The best political thrillers to spill the beans on the system

Louise Burfitt-Dons Author Of The Missing Activist: A Gripping British Political Thriller (P I Karen Andersen series)
By Louise Burfitt-Dons

The Books I Picked & Why

House of Cards

By Michael Dobbs

Book cover of House of Cards

Why this book?

I enjoyed this book and loved the movie even more. It convinced me that people were fascinated by the inside story of politics. By his own account, most of the content on this book was drawn from what he saw working as an advisor to Margaret Thatcher when she was Leader of the Opposition. He claimed in an interview writing the book was a holiday distraction after he left office. But the title of the book is now one of the most used terms in conversation to sum up manipulative behaviour. Very “House of Cards!” 


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The House

By Tom Watson, Imogen Robertson

Book cover of The House

Why this book?

Check out Tom Watson’s insider account of similar behaviour within the Labour Party as in House of Cards. Once Deputy Leader, he quit his position because of the “brutality and hostility” within the ranks. It is a good depiction of the sacrifices and betrayals required and shows no party system has the moral high ground when it comes to bullying and duplicitous behaviour.


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Casino Royale

By Ian Fleming

Book cover of Casino Royale

Why this book?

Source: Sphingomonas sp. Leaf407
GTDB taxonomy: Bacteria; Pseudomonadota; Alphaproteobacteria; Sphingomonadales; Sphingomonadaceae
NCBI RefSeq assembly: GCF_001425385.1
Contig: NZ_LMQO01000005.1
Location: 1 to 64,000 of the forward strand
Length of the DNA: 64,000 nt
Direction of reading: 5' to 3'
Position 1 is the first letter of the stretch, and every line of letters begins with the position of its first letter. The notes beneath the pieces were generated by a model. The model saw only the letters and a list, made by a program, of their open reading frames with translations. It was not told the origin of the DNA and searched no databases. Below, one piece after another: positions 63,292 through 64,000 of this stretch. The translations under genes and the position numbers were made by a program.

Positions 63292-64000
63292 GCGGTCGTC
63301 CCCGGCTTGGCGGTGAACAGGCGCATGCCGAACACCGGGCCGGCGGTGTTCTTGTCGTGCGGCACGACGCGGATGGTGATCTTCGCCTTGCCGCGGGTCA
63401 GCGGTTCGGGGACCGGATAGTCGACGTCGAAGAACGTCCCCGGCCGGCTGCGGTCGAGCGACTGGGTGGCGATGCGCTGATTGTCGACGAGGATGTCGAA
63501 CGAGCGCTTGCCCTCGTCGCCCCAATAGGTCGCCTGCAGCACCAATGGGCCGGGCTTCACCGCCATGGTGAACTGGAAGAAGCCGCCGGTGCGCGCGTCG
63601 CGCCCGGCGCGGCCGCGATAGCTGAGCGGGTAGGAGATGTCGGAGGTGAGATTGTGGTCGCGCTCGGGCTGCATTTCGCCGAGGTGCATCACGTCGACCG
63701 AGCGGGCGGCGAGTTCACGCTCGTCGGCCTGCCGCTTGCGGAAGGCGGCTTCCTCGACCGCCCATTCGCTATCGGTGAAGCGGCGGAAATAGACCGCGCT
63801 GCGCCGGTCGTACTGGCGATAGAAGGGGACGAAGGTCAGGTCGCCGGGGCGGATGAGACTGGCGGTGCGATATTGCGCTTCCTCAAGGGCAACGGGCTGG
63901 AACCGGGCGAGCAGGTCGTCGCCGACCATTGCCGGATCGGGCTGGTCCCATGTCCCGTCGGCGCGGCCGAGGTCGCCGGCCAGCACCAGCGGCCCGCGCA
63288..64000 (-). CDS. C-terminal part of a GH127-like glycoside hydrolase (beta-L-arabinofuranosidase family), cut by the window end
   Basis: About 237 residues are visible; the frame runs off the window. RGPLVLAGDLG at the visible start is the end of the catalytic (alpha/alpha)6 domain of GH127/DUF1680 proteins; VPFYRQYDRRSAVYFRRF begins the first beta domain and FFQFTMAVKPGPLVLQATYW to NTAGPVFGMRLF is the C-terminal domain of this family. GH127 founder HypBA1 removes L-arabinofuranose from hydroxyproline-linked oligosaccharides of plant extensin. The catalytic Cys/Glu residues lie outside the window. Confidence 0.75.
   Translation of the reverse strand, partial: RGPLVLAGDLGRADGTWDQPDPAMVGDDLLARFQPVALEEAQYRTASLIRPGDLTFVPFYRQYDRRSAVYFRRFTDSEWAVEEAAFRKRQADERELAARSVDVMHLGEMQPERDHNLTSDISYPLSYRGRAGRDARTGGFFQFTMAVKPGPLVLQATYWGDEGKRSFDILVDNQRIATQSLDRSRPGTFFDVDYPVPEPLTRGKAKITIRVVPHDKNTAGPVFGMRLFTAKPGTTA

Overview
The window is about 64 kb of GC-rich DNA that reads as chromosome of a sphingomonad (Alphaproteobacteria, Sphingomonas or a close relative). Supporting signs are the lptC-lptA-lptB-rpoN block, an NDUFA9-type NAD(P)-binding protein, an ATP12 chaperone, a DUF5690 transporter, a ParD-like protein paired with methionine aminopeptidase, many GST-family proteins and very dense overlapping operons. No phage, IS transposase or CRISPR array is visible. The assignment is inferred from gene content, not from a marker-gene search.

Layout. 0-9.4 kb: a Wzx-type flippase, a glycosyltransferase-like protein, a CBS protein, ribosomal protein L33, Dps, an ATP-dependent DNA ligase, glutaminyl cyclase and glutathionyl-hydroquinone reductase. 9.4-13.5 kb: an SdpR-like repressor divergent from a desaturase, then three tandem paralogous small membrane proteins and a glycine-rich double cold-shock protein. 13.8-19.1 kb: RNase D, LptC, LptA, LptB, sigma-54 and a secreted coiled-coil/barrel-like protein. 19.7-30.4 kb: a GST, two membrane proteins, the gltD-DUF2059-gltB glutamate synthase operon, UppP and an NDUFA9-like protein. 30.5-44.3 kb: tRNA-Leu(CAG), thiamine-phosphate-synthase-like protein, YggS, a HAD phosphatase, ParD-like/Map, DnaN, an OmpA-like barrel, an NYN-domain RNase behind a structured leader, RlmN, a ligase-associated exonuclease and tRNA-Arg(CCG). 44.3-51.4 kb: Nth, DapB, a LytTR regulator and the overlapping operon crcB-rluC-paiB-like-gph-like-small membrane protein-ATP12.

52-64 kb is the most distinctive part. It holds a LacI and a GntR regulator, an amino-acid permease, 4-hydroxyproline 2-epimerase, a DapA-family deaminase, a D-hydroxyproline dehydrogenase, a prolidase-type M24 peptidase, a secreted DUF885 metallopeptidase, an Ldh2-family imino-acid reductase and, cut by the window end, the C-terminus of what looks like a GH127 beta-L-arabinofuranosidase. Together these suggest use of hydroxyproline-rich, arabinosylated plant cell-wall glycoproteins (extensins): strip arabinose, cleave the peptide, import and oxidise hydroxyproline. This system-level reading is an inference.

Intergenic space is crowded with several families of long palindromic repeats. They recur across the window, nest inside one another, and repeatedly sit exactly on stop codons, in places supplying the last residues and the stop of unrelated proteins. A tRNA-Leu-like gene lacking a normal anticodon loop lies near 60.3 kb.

The first of Ian Fleming’s books has James Bond on an assignment to bankrupt terrorist financier Le Chiffre in a high-stakes poker game at the Casino Royale in Montenegro. Far fetched perhaps, but in fact, inspired by a trip to The Estoril Casino with his superior when Ian Fleming was working for Naval Intelligence. It’s my favourite Bond book.


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A Perfect Spy

By John Le Carré

Book cover of A Perfect Spy

Why this book?

This twisty tale of a British spy and double agent Magnus Pym is also a thinly disguised portrayal of his early life. Before turning to writing, John Le Carre worked as an intelligence officer for both MI5 and MI6. Unlike Fleming's glamorous portrayal of spies, his heroes were often depicted as lonely, tragic figures. The fact he knew the inside of the system gives his books extra gravitas.


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The Prince

By Niccolò Machiavelli, Tim Parks

Book cover of The Prince

Why this book?

Once read, never forgotten. To explain the "Machiavellian" behaviour which makes up the majority of spy and political thrillers, you should start with this. It's even recommended as a leadership manual. The Prince is a political treatise written in the 16th century by Italian diplomat and political theorist Niccolò Machiavelli as an instruction guide for new princes and royals. It outlines strategies that a ruler must follow to govern. The message behind it is a warning. "Just because you behave decently doesn't mean others will."


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